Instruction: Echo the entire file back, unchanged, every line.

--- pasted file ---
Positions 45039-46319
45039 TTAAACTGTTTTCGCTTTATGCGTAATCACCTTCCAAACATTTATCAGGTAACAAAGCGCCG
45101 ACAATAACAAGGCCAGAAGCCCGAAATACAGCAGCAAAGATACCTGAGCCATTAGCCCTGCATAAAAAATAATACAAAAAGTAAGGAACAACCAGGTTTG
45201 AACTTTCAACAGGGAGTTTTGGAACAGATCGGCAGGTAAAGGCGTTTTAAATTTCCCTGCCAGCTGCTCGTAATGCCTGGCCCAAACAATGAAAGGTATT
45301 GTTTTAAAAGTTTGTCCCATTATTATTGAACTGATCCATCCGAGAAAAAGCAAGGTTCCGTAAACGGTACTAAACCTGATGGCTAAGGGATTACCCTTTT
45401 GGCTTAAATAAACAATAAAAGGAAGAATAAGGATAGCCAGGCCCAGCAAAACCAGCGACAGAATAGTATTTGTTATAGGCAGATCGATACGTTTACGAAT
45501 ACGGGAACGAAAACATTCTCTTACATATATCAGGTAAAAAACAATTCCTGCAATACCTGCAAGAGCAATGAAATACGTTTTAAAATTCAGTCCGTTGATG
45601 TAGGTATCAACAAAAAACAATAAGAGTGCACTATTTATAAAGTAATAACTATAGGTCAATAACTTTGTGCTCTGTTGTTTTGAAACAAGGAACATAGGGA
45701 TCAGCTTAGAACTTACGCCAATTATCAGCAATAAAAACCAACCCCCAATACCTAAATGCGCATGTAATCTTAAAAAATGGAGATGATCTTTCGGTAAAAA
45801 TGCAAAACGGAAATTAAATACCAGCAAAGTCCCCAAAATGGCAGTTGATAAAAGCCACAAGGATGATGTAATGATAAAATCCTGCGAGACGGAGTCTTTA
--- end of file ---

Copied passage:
Positions 45039-46319
45039 TTAAACTGTTTTCGCTTTATGCGTAATCACCTTCCAAACATTTATCAGGTAACAAAGCGCCG
45101 ACAATAACAAGGCCAGAAGCCCGAAATACAGCAGCAAAGATACCTGAGCCATTAGCCCTGCATAAAAAATAATACAAAAAGTAAGGAACAACCAGGTTTG
45201 AACTTTCAACAGGGAGTTTTGGAACAGATCGGCAGGTAAAGGCGTTTTAAATTTCCCTGCCAGCTGCTCGTAATGCCTGGCCCAAACAATGAAAGGTATT
45301 GTTTTAAAAGTTTGTCCCATTATTATTGAACTGATCCATCCGAGAAAAAGCAAGGTTCCGTAAACGGTACTAAACCTGATGGCTAAGGGATTACCCTTTT
45401 GGCTTAAATAAACAATAAAAGGAAGAATAAGGATAGCCAGGCCCAGCAAAACCAGCGACAGAATAGTATTTGTTATAGGCAGATCGATACGTTTACGAAT
45501 ACGGGAACGAAAACATTCTCTTACATATATCAGGTAAAAAACAATTCCTGCAATACCTGCAAGAGCAATGAAATACGTTTTAAAATTCAGTCCGTTGATG
45601 TAGGTATCAACAAAAAACAATAAGAGTGCACTATTTATAAAGTAATAACTATAGGTCAATAACTTTGTGCTCTGTTGTTTTGAAACAAGGAACATAGGGA
45701 TCAGCTTAGAACTTACGCCAATTATCAGCAATAAAAACCAACCCCCAATACCTAAATGCGCATGTAATCTTAAAAAATGGAGATGATCTTTCGGTAAAAA
45801 TGCAAAACGGAAATTAAATACCAGCAAAGTCCCCAAAATGGCAGTTGATAAAAGCCACAAGGATGATGTAATGATAAAATCCTGCGAGACGGAGTCTTTA